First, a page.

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What Movie Are We Seeing?

When was the last time you went to the theater to see a movie? If you’re like me, you sit down in the reclining seats with popcorn on one side and your companion on the other side (because I’m not sharing my popcorn) and wait for the lights to dim and for the ads and previews to begin. Close to 30 minutes later, the feature film finally begins, and I lean over to my neighbor for a reminder of the name of the movie we paid to see. I’ve completely forgotten the purpose of my visit to the multiplex.
 
movie
 
Switch gears to the life of a student. Before she sits in the desk in your classroom, she has walked the halls, visited with friends, exchanged books in her locker, and checked on the status of her social media. Before he pulls up a stool at the lab table, he has attended morning tutorials, walked the long way to class to either check out or avoid a particular student, and looked in his wallet to see if he has money for an extra cookie at lunch. Let’s help them both focus on the featured performance, the science lesson—the key reason they are in class. 
 
I know as a science supervisor that I’m preaching to the choir, but I think it’s worth stopping to reflect on what our teachers’ classrooms look like, sound like, and feel like. Part of that atmosphere is the reality that teachers forget students have a rich and full life beyond the walls of the school. So if we don’t make a point to stop and direct the students to the main attraction, the learning objective for the day, it’s likely that learning will occur in spite of our efforts rather than because of them. There’s even research to suggest that posting and communicating the daily learning objective will result not only in increased student performance but also in student motivation. And if anyone needs help with motivation, it’s some of our most challenged students.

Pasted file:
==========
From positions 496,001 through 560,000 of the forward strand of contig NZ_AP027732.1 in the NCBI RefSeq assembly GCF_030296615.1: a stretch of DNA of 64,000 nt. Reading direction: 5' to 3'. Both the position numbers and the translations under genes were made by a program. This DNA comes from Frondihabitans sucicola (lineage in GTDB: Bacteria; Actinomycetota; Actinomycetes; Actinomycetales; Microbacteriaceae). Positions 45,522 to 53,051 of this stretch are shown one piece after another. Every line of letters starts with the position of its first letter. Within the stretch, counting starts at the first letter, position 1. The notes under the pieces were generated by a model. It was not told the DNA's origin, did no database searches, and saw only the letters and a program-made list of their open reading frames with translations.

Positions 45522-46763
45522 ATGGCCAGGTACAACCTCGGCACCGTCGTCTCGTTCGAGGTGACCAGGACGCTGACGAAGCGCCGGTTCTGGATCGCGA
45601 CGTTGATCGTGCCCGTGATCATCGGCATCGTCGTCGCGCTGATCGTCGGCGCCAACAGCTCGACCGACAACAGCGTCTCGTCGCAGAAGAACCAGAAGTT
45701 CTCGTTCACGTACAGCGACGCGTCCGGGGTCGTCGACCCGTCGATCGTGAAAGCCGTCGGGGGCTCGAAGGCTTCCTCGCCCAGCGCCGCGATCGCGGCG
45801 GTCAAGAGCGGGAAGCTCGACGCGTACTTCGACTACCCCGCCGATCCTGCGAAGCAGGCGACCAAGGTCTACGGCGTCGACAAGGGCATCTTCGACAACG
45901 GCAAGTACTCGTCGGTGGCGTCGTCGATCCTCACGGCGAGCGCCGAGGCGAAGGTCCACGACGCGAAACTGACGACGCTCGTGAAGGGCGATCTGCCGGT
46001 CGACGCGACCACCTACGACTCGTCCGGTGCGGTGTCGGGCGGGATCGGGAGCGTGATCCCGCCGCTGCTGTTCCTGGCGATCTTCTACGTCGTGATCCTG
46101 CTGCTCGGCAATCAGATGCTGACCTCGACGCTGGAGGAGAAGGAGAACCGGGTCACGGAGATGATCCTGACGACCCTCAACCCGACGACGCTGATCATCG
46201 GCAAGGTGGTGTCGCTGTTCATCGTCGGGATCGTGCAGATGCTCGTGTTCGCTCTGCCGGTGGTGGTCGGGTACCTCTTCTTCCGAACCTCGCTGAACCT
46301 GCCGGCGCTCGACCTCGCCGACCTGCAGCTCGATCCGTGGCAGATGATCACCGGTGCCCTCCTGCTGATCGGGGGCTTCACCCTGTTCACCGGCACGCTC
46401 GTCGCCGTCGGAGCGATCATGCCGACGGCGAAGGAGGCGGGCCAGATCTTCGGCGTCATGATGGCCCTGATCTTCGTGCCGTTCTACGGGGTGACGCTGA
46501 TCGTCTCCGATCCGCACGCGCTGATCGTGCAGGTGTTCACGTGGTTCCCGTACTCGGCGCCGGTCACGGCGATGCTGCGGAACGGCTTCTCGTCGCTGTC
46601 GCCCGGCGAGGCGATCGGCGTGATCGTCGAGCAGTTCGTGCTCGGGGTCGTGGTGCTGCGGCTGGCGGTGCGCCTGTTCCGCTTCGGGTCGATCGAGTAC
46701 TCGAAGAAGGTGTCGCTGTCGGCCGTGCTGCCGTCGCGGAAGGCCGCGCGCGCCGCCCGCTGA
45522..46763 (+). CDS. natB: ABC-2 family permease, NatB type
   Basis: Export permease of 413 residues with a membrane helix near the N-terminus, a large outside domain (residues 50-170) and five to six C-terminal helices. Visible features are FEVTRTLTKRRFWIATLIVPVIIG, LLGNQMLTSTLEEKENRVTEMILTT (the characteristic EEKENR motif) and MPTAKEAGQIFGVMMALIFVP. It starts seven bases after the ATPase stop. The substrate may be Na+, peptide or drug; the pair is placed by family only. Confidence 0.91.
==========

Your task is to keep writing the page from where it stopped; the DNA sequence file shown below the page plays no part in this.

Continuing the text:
So to motivate us to reflect on daily objectives, here are a few points to ponder.
 
Post the Objective in a Consistent Location
A prepared teacher has a consistent location for the objective every day. There’s no need for a student to ask, “What are we doing today?” Some schools even set a standard for the location of the daily objective. When students know the point of the lesson, they have a higher likelihood of meeting the goal and knowing when they have been successful. Teachers may forget, but having a consistent location is also helpful for every adult who walks into the classroom, including their awesome science supervisor.
 
Discuss the Objective at the Beginning of Each Class Period
Consider the elements of a good speech: Tell them what you’re going to tell them, tell them, then tell them what you just told them. The same basic premise is true in a classroom: Tell students what they will learn for the day, deliver the lesson, and then remind them of what they have learned. It’s a nice way to wrap up the concept with a bow, planting the learning into long-term memory to retrieve the next day, the next week, or perhaps even the next month.
 
Have Students Verbalize the Objective
Have you ever visited a classroom and asked students what they are doing only to be told, “we’re coloring” or “we’re putting cards into stacks.” The question is never about the physical act students are doing but rather about what the task is hoping to accomplish. We want to hear, “we’re coloring the organs of the frog’s digestive system to show how food travels through the body,” or “we’re sorting cards into stacks to show which reactions are single versus double replacement.” When kids can say what they are doing, they are more likely to know what they are doing. We can’t assume students know our intent, so this might take a little practice, but it’s so worth it.
 
So like the marquee listing the movies playing at the theater, encourage, entice, convince, or dare I say require that teachers choose a consistent spot to post the daily learning objective and discuss it with students at the beginning and ending of each class period. Don’t make students have to lean over to ask a neighbor what the lesson is about. But it’s okay to share a little popcorn from time to time.
 
 

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